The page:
Scientists say new mercury rules could mean continued risk for loons

December 11, 2003

(Dec. 11, 2003) Researchers from the Bronx Zoo-based Wildlife Conservation Society (WCS) and other organizations conducting an ongoing study of common loons in the Adirondacks, say that the newly proposed regulations on mercury emissions could adversely affect these beloved birds, known for their haunting yodel-like calls.

Scientists representing the Adirondack Cooperative Loon Program (ACLP), a partnership of WCS, the Natural History Museum of the Adirondacks (NHMA), New York State Department of Environmental Conservation, BioDiversity Research Institute (BRI), and the Audubon Society of New York, are concerned because data already shows that mercury pollution impacts loons in the Adirondacks and other areas, causing lower reproductive rates. One recent sample of 100 Adirondack loons by BioDiversity Research Institute (BRI) and the US Fish & Wildlife Service revealed that 17 percent of the birds had mercury levels high enough to potentially affect their reproductive success and behavior.

A new federal plan calls for easing regulations proposed by the Clinton Administration to reduce mercury emissions from coal-fired power plants - something that scientists say may lead to more bad news.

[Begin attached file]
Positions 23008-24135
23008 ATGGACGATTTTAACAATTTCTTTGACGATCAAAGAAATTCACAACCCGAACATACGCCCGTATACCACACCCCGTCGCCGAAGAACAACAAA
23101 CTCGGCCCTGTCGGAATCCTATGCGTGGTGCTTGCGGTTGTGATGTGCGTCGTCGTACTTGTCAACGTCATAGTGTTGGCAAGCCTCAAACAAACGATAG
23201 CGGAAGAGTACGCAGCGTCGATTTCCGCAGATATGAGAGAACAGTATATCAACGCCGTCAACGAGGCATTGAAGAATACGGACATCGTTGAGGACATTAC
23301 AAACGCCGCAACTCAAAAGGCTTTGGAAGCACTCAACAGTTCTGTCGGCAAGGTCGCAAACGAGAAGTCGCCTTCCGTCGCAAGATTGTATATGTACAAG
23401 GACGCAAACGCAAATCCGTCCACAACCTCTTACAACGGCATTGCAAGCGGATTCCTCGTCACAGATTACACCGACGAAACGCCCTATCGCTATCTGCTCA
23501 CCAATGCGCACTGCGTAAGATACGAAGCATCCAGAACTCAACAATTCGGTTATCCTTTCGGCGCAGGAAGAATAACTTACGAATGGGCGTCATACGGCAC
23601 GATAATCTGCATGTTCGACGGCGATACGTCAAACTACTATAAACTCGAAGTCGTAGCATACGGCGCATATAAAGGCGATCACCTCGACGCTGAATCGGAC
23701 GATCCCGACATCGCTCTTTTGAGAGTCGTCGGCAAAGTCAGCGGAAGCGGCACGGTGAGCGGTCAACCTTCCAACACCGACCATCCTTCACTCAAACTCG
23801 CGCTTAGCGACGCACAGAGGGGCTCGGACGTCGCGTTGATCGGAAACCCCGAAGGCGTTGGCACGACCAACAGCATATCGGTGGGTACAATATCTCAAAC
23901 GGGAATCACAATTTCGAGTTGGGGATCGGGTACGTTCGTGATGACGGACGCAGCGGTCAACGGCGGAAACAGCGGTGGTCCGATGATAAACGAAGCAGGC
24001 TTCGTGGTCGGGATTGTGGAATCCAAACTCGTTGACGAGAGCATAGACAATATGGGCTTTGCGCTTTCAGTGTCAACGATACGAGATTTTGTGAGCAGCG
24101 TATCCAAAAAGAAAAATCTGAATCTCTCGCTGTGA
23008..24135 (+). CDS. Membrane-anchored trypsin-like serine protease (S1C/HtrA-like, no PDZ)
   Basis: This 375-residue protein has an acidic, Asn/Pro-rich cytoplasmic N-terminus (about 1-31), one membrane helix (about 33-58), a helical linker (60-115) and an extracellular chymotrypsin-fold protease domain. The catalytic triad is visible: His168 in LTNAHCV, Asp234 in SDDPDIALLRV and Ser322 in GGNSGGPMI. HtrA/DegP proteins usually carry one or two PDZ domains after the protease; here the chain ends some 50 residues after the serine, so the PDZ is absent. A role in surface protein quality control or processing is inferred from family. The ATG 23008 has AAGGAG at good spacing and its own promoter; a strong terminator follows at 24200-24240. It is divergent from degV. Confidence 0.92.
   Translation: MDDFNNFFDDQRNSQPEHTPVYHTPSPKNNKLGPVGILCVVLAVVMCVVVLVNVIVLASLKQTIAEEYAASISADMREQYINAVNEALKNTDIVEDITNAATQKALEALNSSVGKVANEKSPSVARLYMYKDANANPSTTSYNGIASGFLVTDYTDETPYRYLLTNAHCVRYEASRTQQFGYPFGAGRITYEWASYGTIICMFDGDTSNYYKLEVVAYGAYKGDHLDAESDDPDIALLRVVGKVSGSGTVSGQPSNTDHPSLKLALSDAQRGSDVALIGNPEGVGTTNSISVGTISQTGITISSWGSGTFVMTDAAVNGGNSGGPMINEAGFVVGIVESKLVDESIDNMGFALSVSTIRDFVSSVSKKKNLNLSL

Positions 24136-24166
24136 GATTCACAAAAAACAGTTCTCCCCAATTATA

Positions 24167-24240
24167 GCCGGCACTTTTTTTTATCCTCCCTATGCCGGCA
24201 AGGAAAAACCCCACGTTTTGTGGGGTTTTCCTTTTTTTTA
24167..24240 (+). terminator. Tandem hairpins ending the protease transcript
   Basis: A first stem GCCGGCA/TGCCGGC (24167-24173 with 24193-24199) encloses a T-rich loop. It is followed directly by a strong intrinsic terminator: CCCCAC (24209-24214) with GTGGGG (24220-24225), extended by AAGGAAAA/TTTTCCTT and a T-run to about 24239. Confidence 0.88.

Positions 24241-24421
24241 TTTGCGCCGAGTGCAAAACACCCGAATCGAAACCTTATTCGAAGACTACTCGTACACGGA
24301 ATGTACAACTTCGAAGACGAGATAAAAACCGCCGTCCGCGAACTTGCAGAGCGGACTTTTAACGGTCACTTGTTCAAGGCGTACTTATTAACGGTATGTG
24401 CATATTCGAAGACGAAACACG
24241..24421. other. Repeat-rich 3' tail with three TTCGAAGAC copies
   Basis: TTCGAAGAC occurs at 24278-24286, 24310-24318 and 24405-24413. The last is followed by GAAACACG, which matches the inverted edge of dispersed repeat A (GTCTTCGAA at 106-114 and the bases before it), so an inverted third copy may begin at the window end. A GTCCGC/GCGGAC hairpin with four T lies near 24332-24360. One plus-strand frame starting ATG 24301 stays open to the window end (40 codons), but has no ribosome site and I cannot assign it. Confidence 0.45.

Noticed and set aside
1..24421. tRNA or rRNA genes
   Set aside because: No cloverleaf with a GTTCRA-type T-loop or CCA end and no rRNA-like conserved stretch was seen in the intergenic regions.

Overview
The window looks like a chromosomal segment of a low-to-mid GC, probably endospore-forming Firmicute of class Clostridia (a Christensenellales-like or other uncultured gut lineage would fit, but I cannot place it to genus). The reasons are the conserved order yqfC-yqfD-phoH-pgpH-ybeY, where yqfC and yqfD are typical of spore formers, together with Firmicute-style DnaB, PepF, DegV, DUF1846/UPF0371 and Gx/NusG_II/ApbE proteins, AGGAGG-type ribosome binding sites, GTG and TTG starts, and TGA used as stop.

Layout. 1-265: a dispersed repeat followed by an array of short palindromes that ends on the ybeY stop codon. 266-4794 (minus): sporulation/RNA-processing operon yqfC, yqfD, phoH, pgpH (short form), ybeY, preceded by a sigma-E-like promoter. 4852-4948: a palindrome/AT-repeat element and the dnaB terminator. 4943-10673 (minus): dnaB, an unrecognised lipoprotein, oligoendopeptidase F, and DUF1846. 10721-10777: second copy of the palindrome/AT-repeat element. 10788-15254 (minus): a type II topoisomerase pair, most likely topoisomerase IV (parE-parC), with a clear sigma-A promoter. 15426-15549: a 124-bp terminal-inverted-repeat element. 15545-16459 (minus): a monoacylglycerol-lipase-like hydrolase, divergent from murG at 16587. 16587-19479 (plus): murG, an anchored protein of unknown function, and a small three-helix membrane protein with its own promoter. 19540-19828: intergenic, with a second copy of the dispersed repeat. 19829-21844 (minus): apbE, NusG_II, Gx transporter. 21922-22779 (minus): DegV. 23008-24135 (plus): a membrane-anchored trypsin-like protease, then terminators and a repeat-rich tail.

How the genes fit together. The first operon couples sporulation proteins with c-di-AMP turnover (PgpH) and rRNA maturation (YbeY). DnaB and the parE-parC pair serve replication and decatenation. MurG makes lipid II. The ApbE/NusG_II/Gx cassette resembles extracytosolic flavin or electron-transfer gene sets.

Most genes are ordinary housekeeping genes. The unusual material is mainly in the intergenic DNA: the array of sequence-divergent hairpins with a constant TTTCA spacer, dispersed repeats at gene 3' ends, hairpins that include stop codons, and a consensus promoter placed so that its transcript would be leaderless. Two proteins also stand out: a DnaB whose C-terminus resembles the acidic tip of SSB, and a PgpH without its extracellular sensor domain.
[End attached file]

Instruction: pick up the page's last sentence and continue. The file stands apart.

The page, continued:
"We are very concerned that any increase in mercury emissions could spell further trouble for loons in the Adirondack Park and elsewhere in the Northeast," said WCS-NHMA scientist Dr. Nina Schoch, Coordinator for the Adirondack Cooperative Loon Program. "Loons are already suffering from mercury pollution here and in other locations. More mercury will mean greater impacts on northeastern loon populations and their habitats."

Mercury toxicity causes behavioral changes in loons, making them more lethargic, due to its neurotoxic effects. Adult birds incubate and feed their young less, while chicks feed less and ride on their parents' backs less, making them more susceptible to predation and chilling. Mercury levels in loons elevates as you go farther east in North America, due to prevailing winds from power plants in the Midwest, scientists believe.

"Models indicate that, partly due to mercury contamination, reproductive rates of loons may already be too low to maintain their populations in portions of Maine and eastern Canada," stated Dr. David Evers, BRI's Executive Director and collaborator with the Adirondack Cooperative Loon Program Earlier this year, with support from the New York State Energy Research and Development Authority (NYSERDA), ACLP expanded its research to better understand how environmental mercury contamination moves up the food chain from lakes to top predators, such as loons. Results of this project will be posted on the ACLP & NYSERDA websites, www.adkscience.org/loons and www.nyserda.org, as the project progresses.
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Wildlife Conservation Society

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